8.2. Parents who give their child plenty of love and attention in his first - critical - years, provide him for the rest of his life with the strength to withstand any troubles, as well as experience and show deep feelings.

9. Zero Negative third, or Narcissism

Such Zeros think that only they do good deeds all their lives and no one - no one! - in the whole world does not reciprocate them. They differ markedly from other negative zeros.

9.1. What narcissists, psychopaths, and borderline sufferers all have in common is the inability to understand that human relationships are a two-way street. Narcissists are a calmer form of Zero Negative: they are by no means ready for cruelty. The narcissist is sure that he is much, much better than others, that he has been given something that no one else has (but this something, we note, is definitely not compassion). And the narcissist is tormented by the fact that people do not understand his greatness and beauty and therefore treat him unacceptably casually. Relief is rare for a narcissist, but it can still come: for example, if he feels like a really important person. In principle, a narcissist can even be witty, and charming, and attentive - if he talks with people on whom he depends. But if it seems to him that these influential people are not attentive enough to him - the end. nine0003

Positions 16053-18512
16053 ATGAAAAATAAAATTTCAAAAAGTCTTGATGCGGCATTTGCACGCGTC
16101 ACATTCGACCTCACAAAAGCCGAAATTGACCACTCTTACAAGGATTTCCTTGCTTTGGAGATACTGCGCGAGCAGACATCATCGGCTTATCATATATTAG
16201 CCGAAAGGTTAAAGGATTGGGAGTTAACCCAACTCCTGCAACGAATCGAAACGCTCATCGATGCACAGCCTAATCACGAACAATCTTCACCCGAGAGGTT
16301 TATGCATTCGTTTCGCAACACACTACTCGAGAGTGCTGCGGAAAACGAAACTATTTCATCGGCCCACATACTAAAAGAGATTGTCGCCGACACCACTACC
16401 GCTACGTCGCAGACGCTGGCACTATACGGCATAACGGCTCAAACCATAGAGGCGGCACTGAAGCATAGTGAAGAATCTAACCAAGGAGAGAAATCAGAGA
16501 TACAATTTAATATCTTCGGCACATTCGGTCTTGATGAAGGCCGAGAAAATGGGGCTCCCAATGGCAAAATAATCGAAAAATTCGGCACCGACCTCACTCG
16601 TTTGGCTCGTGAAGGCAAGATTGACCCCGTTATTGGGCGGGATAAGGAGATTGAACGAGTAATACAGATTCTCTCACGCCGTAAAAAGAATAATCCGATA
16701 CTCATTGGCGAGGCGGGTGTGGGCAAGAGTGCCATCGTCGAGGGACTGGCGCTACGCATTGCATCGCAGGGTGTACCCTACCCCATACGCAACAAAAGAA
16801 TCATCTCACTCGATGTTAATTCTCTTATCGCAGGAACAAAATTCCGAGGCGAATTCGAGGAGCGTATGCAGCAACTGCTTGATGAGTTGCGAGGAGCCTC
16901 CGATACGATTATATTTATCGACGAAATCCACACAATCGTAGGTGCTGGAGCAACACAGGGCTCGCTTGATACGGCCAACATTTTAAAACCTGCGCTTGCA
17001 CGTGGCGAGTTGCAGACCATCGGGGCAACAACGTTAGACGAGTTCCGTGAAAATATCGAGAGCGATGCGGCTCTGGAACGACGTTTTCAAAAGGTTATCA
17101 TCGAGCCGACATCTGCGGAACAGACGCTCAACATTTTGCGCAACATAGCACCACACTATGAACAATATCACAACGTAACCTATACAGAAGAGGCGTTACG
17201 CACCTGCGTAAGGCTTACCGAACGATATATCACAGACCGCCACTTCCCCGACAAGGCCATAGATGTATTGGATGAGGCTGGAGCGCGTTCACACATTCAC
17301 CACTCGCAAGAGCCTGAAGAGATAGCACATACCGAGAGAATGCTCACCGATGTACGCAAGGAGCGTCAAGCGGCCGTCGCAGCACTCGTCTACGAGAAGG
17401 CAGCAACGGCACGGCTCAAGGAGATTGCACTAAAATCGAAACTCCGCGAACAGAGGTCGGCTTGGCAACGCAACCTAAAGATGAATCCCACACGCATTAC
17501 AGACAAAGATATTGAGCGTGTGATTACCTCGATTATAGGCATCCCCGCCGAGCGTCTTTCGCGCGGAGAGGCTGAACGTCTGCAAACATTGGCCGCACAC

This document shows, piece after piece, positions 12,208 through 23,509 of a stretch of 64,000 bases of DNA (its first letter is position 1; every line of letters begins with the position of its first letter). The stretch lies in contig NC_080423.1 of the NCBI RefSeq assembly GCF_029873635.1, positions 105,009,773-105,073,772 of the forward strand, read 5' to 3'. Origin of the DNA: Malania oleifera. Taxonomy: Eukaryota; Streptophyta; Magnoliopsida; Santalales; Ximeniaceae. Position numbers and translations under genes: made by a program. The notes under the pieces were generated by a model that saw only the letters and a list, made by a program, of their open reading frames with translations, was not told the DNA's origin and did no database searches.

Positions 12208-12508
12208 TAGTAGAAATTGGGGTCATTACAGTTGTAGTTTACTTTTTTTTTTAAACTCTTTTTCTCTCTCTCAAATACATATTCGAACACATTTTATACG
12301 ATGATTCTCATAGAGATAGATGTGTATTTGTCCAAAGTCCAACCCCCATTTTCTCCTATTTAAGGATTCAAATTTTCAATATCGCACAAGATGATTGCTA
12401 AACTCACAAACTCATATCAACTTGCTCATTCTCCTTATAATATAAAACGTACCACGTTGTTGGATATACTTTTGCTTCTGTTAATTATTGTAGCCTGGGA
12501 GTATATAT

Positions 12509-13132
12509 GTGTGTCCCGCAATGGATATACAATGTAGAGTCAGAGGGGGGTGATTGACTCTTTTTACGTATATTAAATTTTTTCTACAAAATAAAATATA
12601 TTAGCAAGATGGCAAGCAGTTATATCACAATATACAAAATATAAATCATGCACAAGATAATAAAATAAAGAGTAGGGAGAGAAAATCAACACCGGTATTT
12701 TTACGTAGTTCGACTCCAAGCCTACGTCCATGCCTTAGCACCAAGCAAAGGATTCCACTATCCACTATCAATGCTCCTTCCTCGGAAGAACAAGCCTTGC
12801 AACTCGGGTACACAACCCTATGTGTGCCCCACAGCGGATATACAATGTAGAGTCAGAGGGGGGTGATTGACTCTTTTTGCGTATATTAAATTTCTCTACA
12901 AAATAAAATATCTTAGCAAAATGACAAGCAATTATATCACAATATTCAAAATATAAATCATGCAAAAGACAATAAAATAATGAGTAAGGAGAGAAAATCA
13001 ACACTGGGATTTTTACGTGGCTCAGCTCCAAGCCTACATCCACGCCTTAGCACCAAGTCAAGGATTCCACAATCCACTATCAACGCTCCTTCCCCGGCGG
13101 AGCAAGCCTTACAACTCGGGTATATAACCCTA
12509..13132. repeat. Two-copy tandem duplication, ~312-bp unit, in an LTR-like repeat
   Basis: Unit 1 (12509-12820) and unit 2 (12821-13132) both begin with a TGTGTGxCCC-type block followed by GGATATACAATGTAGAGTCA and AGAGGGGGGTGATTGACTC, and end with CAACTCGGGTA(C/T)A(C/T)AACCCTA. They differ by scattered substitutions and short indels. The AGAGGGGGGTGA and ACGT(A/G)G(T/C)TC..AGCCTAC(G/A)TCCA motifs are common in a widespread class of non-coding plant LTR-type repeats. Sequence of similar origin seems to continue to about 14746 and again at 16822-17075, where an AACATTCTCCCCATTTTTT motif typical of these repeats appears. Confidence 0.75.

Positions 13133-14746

10. Zero Positive, or Asperger's Syndrome